Not only is Guatemala among the most affordable countries to visit, but tourists have the opportunity to explore archaeological sites, natural wonders, and beautiful towns. Around 2 million people visit Guatemala each year, and the locals are happy to help you on your journey through the country. They also have the Tourist Assistance Program, known colloquially as the Tourist Police, who are available to help visitors have a safe and pleasant stay.
Guatemala was at the center of Mayan civilization, so there are many sites around where you can explore this history. The ruins of Tikal are among the largest and most well-known sets of Mayan ruins. Energetic visitors can climb some of the pyramids and explore modern ruins, which are the remains of abandoned archaeological sites. Other interesting places to check out include the engraved monoliths at Quirigua and the well-preserved city of Mixco Viejo.
The Mayan culture is very much alive in this country, with many women wearing traditional dresses and people speaking indigenous languages. Mayan art is also seen every day with murals that explore both ancient and modern Mayan life. Chichicastenango has been a trading spot since before Europeans arrived and still houses a market today. Locals display traditional Mayan textiles, wooden handicrafts, and jade jewelry for shoppers to take home.
Guatemala is known for its beautiful cultivated gardens. The country is home to the Vivero Verapaz orchid sanctuary, a large greenhouse home to hundreds of beautiful yet difficult to grow flowers that bloom between October and February. Rose-lovers can explore the botanical gardens that are located beside Lake Atitlan. The property has over 200 varieties of roses growing in three gardens, including antique roses that date back to the 18th century.
There are hot springs and natural saunas spotted throughout the landscape, heated by Guatemala's volcanoes. Located near Quetzaltenango, the steam baths of Los Vahos are situated above a volcanic vent. You can choose between tiled rooms or dark, cave-like rooms for a more volcanic experience. The town is also home to Las Fuentes Georginas, three pools of naturally-heated hot springs. Locals can often point you towards other popular hot springs spots in Atitlan, Izabal, and Antigua.
Semuc Champey is one of the most Instagrammed destinations in Guatemala, mainly because of the turquoise waters and lush green mountains. Semuc Champey consists of six pools on a natural limestone bridge, some of which are deep enough to dive into and others which are perfect for wading into and relaxing. A 45-minute hike through the jungle takes you to the perfect viewpoint of the area, where you can also explore water caves or go tubing down the river.
If you can handle heights and a little adventure, climbing a volcano is a great addition to your Guatemala trip. The hike up Acatenango is challenging and takes two days, but sleeping on an active volcano is worth it. A less challenging option is Pacaya Volcano, which is only a short distance from Antigua and allows you to get close to the lava where you can toast marshmallows and make s'mores.
Lake Atitlan is known as one of the most beautiful lakes in the world, whose shores are dotted with many villages. San Marcos La Laguna is the hippie capital of the lake, with yoga retreats and vegan foods on offer, while San Pedro is full of backpackers and has a good party scene. Make sure to get on the water to see the true beauty of Lake Atitlan. Many villages have kayaks or stand-up paddleboards for hire.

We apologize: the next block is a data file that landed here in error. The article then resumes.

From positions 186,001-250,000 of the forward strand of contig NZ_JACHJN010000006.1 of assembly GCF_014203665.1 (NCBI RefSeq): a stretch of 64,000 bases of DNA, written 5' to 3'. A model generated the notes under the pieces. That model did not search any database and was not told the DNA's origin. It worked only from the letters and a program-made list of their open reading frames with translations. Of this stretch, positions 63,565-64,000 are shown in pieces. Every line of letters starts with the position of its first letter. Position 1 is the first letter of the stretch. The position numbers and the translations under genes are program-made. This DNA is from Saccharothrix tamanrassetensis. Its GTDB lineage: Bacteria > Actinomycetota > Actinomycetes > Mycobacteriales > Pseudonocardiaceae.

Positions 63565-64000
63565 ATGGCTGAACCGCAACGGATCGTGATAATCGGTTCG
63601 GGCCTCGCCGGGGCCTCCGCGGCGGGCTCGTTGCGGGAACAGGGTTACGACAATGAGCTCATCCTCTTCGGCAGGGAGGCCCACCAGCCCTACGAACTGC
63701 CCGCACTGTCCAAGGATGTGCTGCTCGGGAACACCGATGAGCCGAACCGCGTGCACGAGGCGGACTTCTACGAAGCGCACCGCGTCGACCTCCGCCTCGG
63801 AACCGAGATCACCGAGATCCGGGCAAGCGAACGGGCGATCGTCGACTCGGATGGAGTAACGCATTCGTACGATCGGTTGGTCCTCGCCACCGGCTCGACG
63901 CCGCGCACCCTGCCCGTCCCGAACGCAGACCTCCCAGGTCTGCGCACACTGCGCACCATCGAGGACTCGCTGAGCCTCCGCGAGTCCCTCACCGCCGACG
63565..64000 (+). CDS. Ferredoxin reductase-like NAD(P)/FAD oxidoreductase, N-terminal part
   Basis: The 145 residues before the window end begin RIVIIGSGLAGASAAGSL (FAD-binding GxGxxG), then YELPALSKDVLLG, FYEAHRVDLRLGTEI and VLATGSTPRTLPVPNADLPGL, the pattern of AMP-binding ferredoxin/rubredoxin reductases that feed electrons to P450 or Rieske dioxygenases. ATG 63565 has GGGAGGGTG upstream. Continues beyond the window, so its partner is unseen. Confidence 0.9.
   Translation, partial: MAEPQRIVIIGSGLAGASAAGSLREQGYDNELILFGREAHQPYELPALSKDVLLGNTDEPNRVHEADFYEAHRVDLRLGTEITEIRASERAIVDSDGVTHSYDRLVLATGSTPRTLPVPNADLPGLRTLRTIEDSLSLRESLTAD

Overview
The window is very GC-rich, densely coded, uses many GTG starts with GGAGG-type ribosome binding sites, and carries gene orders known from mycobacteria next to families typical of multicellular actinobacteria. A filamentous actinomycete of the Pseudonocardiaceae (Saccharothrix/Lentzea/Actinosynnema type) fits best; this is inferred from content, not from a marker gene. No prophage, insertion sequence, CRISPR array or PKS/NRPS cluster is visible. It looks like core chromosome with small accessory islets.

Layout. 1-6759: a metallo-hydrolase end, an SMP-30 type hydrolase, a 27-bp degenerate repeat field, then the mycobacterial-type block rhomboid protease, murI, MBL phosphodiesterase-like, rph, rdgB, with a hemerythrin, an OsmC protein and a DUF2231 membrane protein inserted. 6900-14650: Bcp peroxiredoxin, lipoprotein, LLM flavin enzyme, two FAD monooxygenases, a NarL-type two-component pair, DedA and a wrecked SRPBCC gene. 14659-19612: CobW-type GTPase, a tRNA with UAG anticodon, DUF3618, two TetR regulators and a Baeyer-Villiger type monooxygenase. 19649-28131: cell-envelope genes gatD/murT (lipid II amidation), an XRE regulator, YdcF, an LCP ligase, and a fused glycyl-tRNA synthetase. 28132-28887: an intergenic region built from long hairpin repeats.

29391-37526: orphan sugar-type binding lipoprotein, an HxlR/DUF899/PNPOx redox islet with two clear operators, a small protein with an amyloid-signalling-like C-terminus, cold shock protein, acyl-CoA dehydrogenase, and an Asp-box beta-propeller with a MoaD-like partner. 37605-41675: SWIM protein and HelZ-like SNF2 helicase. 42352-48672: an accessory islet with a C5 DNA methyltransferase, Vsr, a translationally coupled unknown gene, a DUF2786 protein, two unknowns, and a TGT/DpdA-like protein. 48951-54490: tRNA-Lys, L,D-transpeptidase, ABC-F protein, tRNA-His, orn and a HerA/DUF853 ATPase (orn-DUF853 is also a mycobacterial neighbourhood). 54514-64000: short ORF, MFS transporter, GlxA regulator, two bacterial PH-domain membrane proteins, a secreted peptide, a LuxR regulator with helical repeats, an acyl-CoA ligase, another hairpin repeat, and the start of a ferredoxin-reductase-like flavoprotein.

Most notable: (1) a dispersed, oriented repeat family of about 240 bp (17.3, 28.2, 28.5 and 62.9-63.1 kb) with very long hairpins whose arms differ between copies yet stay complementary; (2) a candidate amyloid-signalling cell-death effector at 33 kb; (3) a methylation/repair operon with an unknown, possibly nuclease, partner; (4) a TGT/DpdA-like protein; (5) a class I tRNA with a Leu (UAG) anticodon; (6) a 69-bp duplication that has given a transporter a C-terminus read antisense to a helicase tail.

The word antigua means old and the city was given the name Antigua Guatemala because it was the old capital of Guatemala. You can still explore the ruins of the old colonial buildings, remnants of the 1773 earthquake that destroyed the city. Antigua is also home to many ornate cathedrals and the beautiful yellow stone of the Arch of Santa Catalina. If you can manage to get accommodation near Easter, the city's Holy Week celebrations include elaborate decorations, parades, and fireworks.
If you have some extra time, Guatemala is a great place to learn Spanish. The country has some of the cheapest Spanish schools around, plus a host of other attractions for when you're not in classes. Antigua has a large expat community and Western amenities, making it a popular place to learn the language. To immerse yourself in the local culture, check out Quetzaltenango, known commonly as Xela. Many visitors also take classes at Lake Atitlan, choosing the village that suits their interests.
There's a huge range of biodiversity in Guatemala. If you venture into the jungle, you can expect to see some of the country's 700 bird species, including the colorful toucan. If you want to go looking for animals, Tikal is a great place to spot spider and howler monkeys. Small animals like white-nosed coatis, kinkajous, and jaguars are also spotted while hiking in the country. Conservation centers on the coast allow visitors to experience releasing sea turtles into the ocean.
Guatemala grows one of the best coffees in the world. Caffeine addicts can see where the beans are grown, roast them over a fire, and share a cup with other people who love a good cup of Joe. Chocolate was first discovered in Central America and Guatemalans have been drinking it for hundreds of years. You can learn how to make chocolate, from roasting the beans to getting a sip of the hot beverage, a good reward for your hard work.
Guatemala isn't all jungle and mountains. There are beaches to relax by as well. Monterrico has sea turtles, black sand and beautiful scenery, while Champerico is the best surfing spot in the country. Livingston is off the tourist track and only reachable by boat. The town is populated mainly by African refugees, which makes it culturally distinct from the rest of the country. There's a great hike from the village to Seven Altars natural pools, where you can relax and enjoy the amazing seafood.